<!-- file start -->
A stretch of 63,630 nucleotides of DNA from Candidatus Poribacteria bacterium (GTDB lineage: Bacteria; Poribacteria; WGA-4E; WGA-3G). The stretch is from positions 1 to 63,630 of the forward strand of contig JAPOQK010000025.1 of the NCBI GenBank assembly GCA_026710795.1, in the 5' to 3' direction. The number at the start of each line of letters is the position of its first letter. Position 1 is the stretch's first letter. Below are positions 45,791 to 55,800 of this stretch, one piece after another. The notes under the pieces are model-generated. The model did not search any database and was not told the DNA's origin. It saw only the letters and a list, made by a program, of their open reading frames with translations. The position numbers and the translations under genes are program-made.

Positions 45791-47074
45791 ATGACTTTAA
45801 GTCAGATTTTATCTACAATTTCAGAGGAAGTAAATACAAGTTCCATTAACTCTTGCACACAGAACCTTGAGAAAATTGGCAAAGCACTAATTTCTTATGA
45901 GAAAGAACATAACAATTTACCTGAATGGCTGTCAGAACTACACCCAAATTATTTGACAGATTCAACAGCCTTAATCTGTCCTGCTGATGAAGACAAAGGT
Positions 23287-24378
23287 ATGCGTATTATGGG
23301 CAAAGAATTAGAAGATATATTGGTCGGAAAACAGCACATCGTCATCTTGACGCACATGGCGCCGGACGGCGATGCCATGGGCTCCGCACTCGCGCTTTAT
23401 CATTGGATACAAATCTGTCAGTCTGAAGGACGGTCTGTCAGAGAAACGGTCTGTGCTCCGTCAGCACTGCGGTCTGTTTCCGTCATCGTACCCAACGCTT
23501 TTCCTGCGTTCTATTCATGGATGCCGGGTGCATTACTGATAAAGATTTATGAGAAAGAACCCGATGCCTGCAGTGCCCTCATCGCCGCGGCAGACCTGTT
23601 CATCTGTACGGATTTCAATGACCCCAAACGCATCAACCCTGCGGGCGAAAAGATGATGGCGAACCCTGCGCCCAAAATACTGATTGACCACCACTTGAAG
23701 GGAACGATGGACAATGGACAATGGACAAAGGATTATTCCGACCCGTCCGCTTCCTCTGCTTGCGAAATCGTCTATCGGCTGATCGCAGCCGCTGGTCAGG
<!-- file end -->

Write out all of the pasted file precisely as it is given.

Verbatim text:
A stretch of 63,630 nucleotides of DNA from Candidatus Poribacteria bacterium (GTDB lineage: Bacteria; Poribacteria; WGA-4E; WGA-3G). The stretch is from positions 1 to 63,630 of the forward strand of contig JAPOQK010000025.1 of the NCBI GenBank assembly GCA_026710795.1, in the 5' to 3' direction. The number at the start of each line of letters is the position of its first letter. Position 1 is the stretch's first letter. Below are positions 45,791 to 55,800 of this stretch, one piece after another. The notes under the pieces are model-generated. The model did not search any database and was not told the DNA's origin. It saw only the letters and a list, made by a program, of their open reading frames with translations. The position numbers and the translations under genes are program-made.

Positions 45791-47074
45791 ATGACTTTAA
45801 GTCAGATTTTATCTACAATTTCAGAGGAAGTAAATACAAGTTCCATTAACTCTTGCACACAGAACCTTGAGAAAATTGGCAAAGCACTAATTTCTTATGA
45901 GAAAGAACATAACAATTTACCTGAATGGCTGTCAGAACTACACCCAAATTATTTGACAGATTCAACAGCCTTAATCTGTCCTGCTGATGAAGACAAAGGT
Positions 23287-24378
23287 ATGCGTATTATGGG
23301 CAAAGAATTAGAAGATATATTGGTCGGAAAACAGCACATCGTCATCTTGACGCACATGGCGCCGGACGGCGATGCCATGGGCTCCGCACTCGCGCTTTAT
23401 CATTGGATACAAATCTGTCAGTCTGAAGGACGGTCTGTCAGAGAAACGGTCTGTGCTCCGTCAGCACTGCGGTCTGTTTCCGTCATCGTACCCAACGCTT
23501 TTCCTGCGTTCTATTCATGGATGCCGGGTGCATTACTGATAAAGATTTATGAGAAAGAACCCGATGCCTGCAGTGCCCTCATCGCCGCGGCAGACCTGTT
23601 CATCTGTACGGATTTCAATGACCCCAAACGCATCAACCCTGCGGGCGAAAAGATGATGGCGAACCCTGCGCCCAAAATACTGATTGACCACCACTTGAAG
23701 GGAACGATGGACAATGGACAATGGACAAAGGATTATTCCGACCCGTCCGCTTCCTCTGCTTGCGAAATCGTCTATCGGCTGATCGCAGCCGCTGGTCAGG